Implantable Hearing Solutions
What is a Cochlear Implant?
Image from Advanced Bionics (www.advancedbionics.com)
CHHA-NL has a cochlear implant resource group open to Newfoundland and Labrador parents of children with a cochlear implant(s) or any adults with (or considering) cochlear implants.
The cochlear implant is an electronic device that can be considered for people with profound sensorineural hearing loss in both ears. The implant bypasses the diseased or nonfunctioning inner ear hair cells by converting the sounds we hear to electronic impulses that directly stimulate the inner ear nerve endings.
The implant consists of an external part made up of a microphone, a sound processor and an external canal and an internal part that must be surgically implanted.
The procedure involves placing an internal coil under the skin behind the ear and stimulating electrodes directly within the inner ear or cochlea. Sometime after the surgical implantation, the internal and external coils are connected and the device is charged and ready for use.
Can anybody be a candidate for Implant?
The ideal candidate is a child born with profound hearing loss or an adult who has become profoundly hearing impaired and for whom a hearing aid is no longer useful. There is extensive pretesting and postoperative testing involved so the individual must be highly motivated.
Will a Cochlear Implant restore normal hearing?
No. While there is extensive research on going to improve cochlear implants, at the present time, they do not restore normal hearing sounds. It will improve the persons awareness of environmental sounds and ability to understand speech combined with lipreading.
What about profoundly hearing impaired children?
More and more children are receiving cochlear implants, in fact in most cases they are given priority.
BONE CONDUCTION AMPLIFICATION DEVICE (BCAD)
What is a BCAD?
The Bone Conduction Amplification Device (BCAD) is a surgically implanted system which works through direct bone transmission. This means that the implant itself vibrates within the skull and inner ear. This stimulates the nerve fibers of the inner ear and allows hearing. The BCAD is best suited for people who have chronic ear infections, obstruction of the ear canal, and single sided deafness.
The BCAD is made up of three parts: a titanium implant, a small external portion, and a sound processer. By having this set up the sound is able to bypass the external auditory canal and middle ear and enter into the inner ear. This means that people who have issues with the structure of the ear, or people with chronic ear infections, will not have to have anything obstructing the opening of the ear.
Also for those who have single sided deafness the apparatus is placed on the side with the non-hearing ear which then transfers sound through the bone which stimulates the cochlea of the normal hearing ear. This transmission of sound from the bad side to the normal ear results in a sensation of hearing from the deaf ear. This benefits the hard of hearing person because stereo sound is achieved. Stereo sound causes a better understanding of speech and also causes the hard of hearing person to be able distinguishing between background noise and the noise they need to focus on.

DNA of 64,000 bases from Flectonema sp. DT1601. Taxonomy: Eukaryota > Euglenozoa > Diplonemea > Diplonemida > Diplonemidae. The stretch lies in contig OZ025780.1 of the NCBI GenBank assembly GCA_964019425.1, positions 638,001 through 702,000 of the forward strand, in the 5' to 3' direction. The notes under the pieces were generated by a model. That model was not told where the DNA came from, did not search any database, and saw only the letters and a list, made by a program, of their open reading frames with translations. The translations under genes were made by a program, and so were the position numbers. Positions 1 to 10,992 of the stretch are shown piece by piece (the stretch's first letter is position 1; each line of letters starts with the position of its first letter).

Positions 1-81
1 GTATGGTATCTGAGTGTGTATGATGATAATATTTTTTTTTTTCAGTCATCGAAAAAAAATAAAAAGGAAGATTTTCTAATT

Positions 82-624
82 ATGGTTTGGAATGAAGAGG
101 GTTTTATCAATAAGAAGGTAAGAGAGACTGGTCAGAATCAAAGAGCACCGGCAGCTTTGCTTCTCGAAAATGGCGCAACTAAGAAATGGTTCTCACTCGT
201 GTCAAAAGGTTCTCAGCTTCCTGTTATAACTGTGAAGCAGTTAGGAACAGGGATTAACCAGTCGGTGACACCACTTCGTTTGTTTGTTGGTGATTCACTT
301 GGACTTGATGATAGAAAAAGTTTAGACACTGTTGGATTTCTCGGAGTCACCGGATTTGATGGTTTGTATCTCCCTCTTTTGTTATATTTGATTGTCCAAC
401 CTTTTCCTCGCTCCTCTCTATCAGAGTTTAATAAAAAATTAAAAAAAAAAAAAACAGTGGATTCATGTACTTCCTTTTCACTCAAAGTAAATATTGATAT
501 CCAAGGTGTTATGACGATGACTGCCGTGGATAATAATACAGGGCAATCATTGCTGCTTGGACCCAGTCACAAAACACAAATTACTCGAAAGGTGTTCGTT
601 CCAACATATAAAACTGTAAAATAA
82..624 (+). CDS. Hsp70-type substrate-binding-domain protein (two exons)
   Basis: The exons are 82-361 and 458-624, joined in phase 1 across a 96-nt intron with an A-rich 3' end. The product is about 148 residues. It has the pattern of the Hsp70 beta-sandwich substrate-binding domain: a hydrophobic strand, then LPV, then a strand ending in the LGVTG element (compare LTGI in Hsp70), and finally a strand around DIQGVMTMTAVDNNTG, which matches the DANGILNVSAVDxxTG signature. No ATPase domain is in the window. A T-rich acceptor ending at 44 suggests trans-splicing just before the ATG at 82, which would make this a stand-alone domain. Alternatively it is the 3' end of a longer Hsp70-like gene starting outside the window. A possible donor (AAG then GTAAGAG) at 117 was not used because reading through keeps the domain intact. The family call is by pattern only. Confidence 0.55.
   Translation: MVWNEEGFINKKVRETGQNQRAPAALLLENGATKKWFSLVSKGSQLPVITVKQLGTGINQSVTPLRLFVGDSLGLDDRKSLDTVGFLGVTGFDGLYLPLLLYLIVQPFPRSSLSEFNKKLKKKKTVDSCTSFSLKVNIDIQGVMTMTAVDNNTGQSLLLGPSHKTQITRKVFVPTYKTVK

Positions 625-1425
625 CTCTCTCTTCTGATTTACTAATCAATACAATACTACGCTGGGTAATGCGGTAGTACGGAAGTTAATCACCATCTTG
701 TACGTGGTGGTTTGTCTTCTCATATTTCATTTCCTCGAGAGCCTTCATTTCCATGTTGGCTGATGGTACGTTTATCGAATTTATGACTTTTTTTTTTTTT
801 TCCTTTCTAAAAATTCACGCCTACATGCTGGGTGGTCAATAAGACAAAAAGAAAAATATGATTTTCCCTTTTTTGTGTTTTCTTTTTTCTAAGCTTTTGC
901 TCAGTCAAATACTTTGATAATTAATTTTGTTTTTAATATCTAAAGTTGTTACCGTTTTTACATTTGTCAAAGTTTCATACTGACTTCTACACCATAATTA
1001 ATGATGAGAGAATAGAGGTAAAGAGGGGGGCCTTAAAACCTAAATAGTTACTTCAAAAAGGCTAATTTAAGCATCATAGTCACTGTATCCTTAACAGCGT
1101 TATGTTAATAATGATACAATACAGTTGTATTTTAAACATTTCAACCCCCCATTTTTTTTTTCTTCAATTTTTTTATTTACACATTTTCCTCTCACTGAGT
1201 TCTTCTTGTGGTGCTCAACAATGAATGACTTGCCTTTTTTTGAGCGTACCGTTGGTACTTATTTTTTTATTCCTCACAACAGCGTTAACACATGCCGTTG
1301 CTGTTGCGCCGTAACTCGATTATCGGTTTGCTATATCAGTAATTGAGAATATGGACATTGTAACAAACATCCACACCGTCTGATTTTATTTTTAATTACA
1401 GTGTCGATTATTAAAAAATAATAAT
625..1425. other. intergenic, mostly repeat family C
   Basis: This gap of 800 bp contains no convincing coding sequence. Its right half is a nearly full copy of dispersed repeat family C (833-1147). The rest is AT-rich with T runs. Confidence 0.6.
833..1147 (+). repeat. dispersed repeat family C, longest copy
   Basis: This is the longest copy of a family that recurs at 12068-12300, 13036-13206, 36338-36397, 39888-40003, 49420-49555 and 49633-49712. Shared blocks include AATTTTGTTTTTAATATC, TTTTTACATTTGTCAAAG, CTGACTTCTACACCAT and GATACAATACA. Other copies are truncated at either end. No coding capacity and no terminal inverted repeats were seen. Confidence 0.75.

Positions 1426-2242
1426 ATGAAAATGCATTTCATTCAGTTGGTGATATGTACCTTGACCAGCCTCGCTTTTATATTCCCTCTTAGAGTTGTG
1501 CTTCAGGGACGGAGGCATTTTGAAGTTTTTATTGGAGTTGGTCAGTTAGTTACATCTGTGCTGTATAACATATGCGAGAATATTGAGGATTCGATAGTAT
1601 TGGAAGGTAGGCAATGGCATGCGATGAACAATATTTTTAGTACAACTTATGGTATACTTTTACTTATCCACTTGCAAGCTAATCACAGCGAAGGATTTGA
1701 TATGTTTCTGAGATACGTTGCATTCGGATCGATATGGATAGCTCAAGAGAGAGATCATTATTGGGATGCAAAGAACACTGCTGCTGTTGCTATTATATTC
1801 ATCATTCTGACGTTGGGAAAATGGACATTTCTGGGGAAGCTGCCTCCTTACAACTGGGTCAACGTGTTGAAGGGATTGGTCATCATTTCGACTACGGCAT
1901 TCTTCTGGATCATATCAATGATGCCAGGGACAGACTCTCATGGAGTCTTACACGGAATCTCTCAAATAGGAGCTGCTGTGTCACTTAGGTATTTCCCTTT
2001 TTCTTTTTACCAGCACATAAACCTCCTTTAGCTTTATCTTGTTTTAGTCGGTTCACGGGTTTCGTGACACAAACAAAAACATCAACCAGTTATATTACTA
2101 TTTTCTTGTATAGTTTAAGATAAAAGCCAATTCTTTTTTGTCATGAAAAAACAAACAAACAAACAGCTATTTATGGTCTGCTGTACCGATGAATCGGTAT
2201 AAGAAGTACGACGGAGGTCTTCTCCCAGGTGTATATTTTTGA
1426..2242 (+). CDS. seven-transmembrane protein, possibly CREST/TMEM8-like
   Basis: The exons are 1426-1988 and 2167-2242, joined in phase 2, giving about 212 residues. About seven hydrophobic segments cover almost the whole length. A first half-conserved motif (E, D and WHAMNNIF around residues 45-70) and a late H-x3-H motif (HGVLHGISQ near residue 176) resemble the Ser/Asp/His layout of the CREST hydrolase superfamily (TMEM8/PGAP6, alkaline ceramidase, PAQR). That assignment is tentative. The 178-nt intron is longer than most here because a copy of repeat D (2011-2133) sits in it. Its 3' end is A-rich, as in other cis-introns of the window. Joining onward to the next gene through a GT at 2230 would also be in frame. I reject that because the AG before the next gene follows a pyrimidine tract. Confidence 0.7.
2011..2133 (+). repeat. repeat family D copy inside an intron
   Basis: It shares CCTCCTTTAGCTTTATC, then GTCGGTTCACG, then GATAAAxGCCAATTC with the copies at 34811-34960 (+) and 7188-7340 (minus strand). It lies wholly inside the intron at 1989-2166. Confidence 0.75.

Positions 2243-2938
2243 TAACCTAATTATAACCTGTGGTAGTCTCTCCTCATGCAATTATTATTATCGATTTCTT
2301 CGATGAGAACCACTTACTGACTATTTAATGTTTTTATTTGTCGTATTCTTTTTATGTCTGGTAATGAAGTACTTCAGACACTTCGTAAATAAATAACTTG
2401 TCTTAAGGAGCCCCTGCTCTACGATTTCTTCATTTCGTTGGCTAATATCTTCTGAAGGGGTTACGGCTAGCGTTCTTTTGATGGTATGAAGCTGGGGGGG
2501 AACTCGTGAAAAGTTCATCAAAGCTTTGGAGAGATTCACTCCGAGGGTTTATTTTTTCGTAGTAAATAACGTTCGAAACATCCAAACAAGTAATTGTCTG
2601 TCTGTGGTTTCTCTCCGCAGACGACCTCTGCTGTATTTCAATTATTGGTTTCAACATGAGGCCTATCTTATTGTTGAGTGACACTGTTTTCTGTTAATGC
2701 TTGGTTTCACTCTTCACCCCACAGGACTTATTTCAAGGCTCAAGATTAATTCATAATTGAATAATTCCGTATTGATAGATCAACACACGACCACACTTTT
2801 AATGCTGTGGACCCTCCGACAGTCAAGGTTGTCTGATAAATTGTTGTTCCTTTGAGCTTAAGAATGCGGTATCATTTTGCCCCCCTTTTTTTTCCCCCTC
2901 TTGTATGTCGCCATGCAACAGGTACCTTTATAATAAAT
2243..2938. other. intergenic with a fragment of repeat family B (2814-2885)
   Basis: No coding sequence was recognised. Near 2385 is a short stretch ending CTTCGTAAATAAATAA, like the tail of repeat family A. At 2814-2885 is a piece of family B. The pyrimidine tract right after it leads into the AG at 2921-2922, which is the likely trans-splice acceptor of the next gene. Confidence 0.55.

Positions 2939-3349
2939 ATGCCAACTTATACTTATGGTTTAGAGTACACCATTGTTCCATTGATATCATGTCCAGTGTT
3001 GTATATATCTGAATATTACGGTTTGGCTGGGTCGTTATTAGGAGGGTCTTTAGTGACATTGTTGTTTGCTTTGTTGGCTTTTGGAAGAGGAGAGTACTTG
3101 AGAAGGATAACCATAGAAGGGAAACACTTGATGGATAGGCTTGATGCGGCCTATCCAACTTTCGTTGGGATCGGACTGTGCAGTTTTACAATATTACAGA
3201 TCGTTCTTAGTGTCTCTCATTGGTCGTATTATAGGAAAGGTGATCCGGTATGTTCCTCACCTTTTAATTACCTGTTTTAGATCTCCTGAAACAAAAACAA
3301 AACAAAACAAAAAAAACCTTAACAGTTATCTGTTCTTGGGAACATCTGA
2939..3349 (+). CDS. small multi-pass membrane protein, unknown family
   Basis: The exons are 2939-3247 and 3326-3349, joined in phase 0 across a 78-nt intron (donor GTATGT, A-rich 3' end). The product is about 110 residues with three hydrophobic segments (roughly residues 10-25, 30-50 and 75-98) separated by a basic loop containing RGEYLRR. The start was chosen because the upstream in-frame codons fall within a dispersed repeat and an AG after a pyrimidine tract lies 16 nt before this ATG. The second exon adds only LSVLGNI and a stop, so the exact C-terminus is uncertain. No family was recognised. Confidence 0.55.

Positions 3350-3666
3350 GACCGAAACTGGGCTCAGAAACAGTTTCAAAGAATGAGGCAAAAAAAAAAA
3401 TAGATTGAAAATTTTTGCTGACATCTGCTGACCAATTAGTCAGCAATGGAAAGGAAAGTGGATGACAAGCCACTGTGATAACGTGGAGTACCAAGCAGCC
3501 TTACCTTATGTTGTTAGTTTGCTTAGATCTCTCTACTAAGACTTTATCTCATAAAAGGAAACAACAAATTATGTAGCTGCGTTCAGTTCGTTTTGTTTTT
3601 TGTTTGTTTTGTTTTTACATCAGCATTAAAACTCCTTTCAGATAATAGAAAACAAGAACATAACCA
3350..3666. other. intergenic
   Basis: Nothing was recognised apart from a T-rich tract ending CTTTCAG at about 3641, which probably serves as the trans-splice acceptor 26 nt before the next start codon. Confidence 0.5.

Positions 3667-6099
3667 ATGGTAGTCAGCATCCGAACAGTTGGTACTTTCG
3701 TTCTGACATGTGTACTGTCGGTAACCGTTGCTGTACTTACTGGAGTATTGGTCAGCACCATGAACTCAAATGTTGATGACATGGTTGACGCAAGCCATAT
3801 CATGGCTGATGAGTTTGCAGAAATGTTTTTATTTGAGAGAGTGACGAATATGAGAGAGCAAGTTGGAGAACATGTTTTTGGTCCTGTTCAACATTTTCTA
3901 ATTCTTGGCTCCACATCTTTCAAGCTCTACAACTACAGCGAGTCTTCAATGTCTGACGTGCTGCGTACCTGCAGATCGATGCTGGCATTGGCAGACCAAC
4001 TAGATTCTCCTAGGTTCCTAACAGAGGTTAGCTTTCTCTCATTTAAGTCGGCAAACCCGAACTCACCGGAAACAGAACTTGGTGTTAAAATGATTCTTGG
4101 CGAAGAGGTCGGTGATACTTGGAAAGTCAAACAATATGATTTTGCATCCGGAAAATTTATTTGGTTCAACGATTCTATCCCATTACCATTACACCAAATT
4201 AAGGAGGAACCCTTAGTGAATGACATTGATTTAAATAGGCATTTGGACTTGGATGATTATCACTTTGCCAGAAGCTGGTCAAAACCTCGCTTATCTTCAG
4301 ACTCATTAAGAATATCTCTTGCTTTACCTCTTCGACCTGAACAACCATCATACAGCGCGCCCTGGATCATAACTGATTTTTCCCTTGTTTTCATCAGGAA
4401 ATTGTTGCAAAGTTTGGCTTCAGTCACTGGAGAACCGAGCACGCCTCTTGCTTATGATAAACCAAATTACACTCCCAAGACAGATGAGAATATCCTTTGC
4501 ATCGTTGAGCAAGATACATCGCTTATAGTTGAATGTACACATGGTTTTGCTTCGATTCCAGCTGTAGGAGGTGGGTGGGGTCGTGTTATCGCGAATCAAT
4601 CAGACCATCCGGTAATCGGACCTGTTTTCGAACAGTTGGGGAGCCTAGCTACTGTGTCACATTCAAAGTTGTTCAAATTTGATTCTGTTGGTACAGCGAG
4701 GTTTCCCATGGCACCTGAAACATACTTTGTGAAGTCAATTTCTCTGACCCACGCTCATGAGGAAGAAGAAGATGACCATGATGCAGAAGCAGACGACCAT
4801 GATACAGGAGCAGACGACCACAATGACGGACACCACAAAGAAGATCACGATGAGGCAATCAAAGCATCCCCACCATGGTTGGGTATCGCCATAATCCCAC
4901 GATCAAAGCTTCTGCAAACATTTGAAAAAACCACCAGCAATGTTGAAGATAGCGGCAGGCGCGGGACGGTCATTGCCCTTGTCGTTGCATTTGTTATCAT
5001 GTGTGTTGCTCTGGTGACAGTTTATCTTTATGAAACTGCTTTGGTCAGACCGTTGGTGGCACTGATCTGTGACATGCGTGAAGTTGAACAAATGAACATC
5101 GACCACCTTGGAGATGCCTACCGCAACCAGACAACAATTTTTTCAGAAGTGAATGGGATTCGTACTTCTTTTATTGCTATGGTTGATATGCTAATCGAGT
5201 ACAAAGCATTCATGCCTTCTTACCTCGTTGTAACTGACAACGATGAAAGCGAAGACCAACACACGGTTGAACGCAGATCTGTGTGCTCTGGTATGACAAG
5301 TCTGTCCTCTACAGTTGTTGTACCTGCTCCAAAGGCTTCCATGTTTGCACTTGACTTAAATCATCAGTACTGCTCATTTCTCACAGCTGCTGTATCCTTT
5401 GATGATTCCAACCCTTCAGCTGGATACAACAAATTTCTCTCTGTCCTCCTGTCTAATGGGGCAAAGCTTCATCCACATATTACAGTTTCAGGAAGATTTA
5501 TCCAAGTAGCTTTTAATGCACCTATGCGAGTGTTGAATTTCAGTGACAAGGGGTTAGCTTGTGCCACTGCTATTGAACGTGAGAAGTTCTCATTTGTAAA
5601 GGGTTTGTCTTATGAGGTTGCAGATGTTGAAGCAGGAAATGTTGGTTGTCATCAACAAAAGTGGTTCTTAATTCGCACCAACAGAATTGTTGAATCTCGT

MIDDLE EAR IMPLANTS
Image from MED-EL (www.medel.com)
About Middle Ear Implants
The Middle Ear Implant is a newer technology approved by the FDA in 2002. After this time it has been seen by many as a strong aid in achieving better hearing. The Middle Ear implant consists of an internal device, which is surgically implanted and also there is an external component which is called the Audio Processor. The external piece is worn behind the ear and there are no visible wires.
To receive a Middle Ear Implant one must be 18 years or older and having difficulty or dissatisfaction with traditional hearing aids. It is also important for the recipient to keep an open mind about the outcome and issues with any hearing device. For the Middle Ear Implant the hard of hearing person should have mild to severe hearing loss with a fifty percent word recognition score and a normal middle ear function meaning no middle ear surgeries.
There are many benefits to a Middle Ear Implant, if it is the best fit for you. Due to not having anything in the ear the feeling of a full or hollow sound (the occlusion effect) and the need for repair as a result of wax or moisture problems is eliminated.
The Middle Ear Implant works by picking up sound, by the external processer, and transferring it across the skin electromagnetically to the implanted receiver. The receiver then transmits the signal to the implant which creates vibrations in the ear and copies the function of a normal ear. This vibration is then sent to the cochlea which in turn is sends the signal to the brain for interpretation. Since the implant bypasses the middle ear, sound goes directly into the cochlea therefore avoiding problems with reduced sound.